Chicago Bears (3-13; 4th in NFC North)
Jay Cutler – The Cutler Era in Chicago will likely unceremoniously end this off-season after a mostly polarizing eight years with the Bears. He sprained his thumb in Week 2 and missed five games to the injury before tearing the labrum in his throwing shoulder and missing the final six games. He underwent surgery to repair his shoulder in early December. He completed 81/137 passes (59.1%) for 1059 yards (7.7 YPA), 4 TDs, and 5 INTs, averaging 15.1 FPG in his five games. Cutler has had an up-and-down tenure in Chicago but has been in decline recently, and he played worse than his backups Brian Hoyer and Matt Barkley in 2016. Cutler likely has a few seasons left in him at 34, but he’s unlikely to spend the next couple years with the Bears. With the guaranteed portion of Cutler’s seven-year, $126 million contract done, the Bears are expected to start over at quarterback, with either a high draft pick and/or a cheaper stop-gap as the starter in 2017. Cutler could be hard pressed to find a starting gig in free agency, and he could be relegated to a backup role at his next stop.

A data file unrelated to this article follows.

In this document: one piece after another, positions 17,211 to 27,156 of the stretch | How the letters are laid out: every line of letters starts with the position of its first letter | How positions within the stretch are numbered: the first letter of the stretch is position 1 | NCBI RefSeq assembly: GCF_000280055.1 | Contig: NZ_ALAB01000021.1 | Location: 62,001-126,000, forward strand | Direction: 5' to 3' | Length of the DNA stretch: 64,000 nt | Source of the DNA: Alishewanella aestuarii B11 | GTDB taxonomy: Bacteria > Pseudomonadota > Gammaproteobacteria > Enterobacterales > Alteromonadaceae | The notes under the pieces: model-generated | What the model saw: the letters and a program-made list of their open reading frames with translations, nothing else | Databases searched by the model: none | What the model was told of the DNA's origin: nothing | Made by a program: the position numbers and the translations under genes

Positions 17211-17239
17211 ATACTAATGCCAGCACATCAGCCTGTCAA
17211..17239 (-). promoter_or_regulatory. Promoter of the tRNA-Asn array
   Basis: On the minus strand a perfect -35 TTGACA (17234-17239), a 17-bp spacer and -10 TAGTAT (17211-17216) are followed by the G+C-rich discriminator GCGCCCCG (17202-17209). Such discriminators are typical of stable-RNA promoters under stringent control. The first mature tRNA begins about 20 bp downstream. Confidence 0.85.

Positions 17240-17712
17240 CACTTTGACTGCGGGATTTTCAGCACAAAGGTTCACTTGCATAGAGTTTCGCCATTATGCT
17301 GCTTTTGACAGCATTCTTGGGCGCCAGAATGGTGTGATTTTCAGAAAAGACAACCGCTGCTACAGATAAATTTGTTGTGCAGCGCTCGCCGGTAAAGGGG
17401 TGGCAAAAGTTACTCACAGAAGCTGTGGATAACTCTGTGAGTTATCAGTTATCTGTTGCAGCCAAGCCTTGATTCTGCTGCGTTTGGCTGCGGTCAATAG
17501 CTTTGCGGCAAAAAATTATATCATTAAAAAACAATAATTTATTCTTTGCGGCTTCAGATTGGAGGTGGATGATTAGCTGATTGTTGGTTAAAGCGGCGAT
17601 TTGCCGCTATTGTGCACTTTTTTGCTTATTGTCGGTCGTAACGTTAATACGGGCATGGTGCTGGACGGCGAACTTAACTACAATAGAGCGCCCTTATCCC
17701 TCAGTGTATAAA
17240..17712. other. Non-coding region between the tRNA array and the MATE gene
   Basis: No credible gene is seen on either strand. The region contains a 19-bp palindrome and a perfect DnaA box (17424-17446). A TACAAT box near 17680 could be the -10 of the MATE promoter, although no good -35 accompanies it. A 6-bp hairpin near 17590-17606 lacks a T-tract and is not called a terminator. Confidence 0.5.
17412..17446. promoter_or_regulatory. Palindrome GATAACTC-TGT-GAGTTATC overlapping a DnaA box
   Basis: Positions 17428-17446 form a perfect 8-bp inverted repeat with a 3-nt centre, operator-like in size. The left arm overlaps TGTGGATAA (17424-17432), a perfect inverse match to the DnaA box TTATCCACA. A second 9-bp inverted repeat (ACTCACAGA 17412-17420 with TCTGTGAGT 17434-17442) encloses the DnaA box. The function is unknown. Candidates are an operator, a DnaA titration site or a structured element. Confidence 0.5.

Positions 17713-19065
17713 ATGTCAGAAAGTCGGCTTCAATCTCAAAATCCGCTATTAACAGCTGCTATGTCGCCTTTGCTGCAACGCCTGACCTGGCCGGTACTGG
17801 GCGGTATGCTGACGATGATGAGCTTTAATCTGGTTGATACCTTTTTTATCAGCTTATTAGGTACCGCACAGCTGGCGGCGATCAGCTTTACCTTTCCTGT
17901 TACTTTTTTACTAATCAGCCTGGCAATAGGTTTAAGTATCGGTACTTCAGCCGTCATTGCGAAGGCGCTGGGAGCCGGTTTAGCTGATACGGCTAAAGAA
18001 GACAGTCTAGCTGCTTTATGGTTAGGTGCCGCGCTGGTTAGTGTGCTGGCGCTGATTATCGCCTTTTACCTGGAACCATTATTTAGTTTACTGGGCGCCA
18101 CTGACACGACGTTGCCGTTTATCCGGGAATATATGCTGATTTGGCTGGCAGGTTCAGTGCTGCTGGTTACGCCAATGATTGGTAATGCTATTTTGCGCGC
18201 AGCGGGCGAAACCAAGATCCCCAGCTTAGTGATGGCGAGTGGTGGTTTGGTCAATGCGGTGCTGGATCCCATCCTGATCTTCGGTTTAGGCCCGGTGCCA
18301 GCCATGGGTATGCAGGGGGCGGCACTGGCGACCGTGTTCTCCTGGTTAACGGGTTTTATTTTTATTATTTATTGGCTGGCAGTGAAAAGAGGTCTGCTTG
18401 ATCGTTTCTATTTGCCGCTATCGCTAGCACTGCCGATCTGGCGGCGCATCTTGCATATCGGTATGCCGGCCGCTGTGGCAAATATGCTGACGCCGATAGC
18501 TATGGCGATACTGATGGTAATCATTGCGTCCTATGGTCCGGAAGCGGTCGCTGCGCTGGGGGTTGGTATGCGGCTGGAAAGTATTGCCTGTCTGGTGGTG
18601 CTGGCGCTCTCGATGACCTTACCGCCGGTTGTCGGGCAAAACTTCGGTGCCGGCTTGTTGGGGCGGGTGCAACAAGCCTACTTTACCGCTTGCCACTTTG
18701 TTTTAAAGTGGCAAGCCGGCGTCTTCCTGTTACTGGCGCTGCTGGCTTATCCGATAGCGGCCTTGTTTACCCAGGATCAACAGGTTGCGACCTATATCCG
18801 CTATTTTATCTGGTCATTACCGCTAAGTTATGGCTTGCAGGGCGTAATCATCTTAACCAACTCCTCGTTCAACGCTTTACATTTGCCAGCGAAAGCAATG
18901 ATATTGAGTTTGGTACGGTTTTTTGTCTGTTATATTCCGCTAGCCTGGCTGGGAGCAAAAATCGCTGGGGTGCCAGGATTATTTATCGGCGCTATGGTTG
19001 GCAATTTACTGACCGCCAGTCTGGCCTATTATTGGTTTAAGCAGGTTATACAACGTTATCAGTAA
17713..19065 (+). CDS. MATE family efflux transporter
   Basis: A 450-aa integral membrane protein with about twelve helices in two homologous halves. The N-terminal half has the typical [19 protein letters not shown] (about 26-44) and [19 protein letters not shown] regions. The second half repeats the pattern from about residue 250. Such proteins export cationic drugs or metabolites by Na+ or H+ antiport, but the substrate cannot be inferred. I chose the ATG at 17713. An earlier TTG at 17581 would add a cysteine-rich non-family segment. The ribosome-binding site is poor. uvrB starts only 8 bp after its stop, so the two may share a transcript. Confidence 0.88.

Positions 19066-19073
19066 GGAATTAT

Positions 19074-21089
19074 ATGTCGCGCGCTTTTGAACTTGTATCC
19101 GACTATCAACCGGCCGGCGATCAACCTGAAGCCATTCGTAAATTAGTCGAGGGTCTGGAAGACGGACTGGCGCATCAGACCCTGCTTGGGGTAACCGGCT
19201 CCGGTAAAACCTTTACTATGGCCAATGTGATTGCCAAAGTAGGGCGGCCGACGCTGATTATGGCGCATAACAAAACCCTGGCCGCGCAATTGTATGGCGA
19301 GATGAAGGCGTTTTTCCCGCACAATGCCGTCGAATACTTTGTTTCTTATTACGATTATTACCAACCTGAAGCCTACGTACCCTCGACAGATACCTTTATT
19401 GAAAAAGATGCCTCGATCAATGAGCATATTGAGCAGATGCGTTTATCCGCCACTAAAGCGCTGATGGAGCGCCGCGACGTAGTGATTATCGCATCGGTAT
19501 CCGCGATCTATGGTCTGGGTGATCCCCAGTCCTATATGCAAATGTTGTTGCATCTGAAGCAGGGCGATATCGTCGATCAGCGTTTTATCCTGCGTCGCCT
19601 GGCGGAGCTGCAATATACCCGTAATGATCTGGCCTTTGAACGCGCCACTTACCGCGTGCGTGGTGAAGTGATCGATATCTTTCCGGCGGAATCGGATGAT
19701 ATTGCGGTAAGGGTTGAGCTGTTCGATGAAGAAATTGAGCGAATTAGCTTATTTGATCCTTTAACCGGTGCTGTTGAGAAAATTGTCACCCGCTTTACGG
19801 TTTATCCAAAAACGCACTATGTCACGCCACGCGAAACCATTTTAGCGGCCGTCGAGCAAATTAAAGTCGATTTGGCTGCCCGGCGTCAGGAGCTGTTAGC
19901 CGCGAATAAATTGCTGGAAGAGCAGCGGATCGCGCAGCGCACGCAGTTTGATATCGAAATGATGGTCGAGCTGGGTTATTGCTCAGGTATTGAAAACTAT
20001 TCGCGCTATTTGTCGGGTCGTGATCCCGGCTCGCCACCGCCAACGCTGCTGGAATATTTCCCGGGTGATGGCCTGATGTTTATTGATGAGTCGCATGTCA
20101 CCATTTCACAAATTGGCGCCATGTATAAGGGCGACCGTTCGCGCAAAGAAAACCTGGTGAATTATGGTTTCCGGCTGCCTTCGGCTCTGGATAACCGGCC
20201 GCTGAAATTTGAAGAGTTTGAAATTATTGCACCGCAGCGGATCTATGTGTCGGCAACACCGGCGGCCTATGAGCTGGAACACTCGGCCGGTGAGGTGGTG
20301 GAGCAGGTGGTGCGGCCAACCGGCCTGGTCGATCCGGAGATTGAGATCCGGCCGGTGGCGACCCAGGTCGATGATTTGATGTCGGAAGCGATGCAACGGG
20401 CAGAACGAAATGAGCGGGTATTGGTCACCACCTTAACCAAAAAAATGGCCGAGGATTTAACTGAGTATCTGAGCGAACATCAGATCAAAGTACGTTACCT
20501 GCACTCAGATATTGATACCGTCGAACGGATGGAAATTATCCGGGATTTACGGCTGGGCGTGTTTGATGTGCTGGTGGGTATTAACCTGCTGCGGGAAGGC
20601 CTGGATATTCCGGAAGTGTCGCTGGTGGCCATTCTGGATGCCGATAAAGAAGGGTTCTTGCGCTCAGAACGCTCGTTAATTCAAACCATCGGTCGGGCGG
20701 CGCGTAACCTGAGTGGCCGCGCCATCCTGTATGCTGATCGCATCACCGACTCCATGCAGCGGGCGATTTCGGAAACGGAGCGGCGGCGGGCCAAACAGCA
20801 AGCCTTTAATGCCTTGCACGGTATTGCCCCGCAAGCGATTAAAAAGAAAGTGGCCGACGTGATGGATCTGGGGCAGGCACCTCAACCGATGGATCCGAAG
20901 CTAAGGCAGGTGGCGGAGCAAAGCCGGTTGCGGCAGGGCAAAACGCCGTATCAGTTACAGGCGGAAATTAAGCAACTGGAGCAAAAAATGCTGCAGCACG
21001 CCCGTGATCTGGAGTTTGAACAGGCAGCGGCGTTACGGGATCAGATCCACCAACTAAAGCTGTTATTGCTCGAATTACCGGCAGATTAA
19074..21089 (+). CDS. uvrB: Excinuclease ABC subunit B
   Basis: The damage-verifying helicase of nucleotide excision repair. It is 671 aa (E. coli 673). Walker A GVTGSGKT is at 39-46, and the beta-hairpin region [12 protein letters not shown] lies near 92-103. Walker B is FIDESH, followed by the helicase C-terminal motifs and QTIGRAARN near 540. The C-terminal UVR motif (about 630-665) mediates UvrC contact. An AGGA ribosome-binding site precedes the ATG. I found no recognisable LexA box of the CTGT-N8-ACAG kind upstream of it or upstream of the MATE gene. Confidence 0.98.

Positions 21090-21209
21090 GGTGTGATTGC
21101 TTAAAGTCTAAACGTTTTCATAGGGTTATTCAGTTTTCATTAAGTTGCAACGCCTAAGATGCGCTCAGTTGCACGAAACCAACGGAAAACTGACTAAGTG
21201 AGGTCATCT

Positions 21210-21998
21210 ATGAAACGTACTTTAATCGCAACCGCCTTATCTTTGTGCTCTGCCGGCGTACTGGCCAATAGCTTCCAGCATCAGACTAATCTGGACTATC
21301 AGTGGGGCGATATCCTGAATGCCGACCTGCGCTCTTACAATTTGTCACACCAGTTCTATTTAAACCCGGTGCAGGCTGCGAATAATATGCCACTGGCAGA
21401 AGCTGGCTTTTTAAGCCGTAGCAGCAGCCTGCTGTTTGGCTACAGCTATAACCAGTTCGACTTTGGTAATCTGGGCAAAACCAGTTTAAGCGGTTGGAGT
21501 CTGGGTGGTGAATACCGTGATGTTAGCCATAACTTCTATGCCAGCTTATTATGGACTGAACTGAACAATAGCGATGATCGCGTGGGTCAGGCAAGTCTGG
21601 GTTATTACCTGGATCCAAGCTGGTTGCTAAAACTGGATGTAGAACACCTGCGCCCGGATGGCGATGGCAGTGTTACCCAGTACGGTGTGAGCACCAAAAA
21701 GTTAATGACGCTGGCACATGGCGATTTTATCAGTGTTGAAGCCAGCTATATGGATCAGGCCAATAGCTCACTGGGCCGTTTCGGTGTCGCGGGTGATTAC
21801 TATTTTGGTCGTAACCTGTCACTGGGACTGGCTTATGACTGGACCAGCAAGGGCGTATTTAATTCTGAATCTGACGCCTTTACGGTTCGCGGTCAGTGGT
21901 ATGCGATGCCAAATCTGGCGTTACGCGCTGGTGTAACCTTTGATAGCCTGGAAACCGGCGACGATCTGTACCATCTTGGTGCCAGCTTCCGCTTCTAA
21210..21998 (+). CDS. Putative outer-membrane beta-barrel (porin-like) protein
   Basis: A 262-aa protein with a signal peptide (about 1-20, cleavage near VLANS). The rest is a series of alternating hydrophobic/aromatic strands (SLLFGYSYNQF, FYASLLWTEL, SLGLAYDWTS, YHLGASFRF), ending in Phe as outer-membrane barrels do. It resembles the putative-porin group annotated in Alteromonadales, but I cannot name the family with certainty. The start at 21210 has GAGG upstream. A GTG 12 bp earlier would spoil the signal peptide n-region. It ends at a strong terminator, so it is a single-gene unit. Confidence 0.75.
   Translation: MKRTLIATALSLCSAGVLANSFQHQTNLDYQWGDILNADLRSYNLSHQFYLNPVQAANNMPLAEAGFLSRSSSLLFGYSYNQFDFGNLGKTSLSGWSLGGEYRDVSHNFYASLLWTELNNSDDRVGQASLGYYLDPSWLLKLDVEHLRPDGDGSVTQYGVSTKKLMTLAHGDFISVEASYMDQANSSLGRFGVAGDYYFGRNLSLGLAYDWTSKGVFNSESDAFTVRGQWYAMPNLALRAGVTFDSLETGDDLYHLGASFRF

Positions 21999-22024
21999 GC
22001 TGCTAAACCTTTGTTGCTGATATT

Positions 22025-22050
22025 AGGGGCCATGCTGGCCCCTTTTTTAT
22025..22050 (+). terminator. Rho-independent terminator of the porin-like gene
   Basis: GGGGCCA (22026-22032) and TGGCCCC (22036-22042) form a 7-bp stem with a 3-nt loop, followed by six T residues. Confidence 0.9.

Brian Hoyer – The Bears have some major decisions to make at quarterback for 2017, but Hoyer is the one QB that played last season who we could see returning. He actually played pretty well as the starter, throwing for 6 TDs without an INT and going for more 300+ yards in all four of his starts in Weeks 3-6. He averaged 22.9 FPG in that stretch (10th at the position) and was a viable streamer of the waiver wire. Hoyer entered the lineup after Jay Cutler sprained his thumb in Week 2, and he left in Week 7 and missed the rest of the year with a fractured forearm. Hoyer completed 134/200 passes (67.0%) for 1445 yards (7.2 YPA), 6 TDs, and 0 INTs, averaging 16.3 FPG in six games. Hoyer did average a miserable .48 fantasy points per pass attempt – the league average was .53 – so a lot of his production was driven by volume, but he also had just one turnover on a lost fumble. Hoyer was once an afterthought here, but there’s a chance he might end up as the starter in 2017. Cutler doesn’t have a future with the Bears, and Matt Barkley faltered down the stretch after a strong start. Hoyer seems like the most logical stop-gap/mentor for the start of 2017 if the Bears decide to go with a rookie in the early rounds.
Matt Barkley – Barkley surprised many by looking competent in his first couple starts after both Jay Cutler (shoulder) and Brian Hoyer (forearm) were lost for the season. He turned...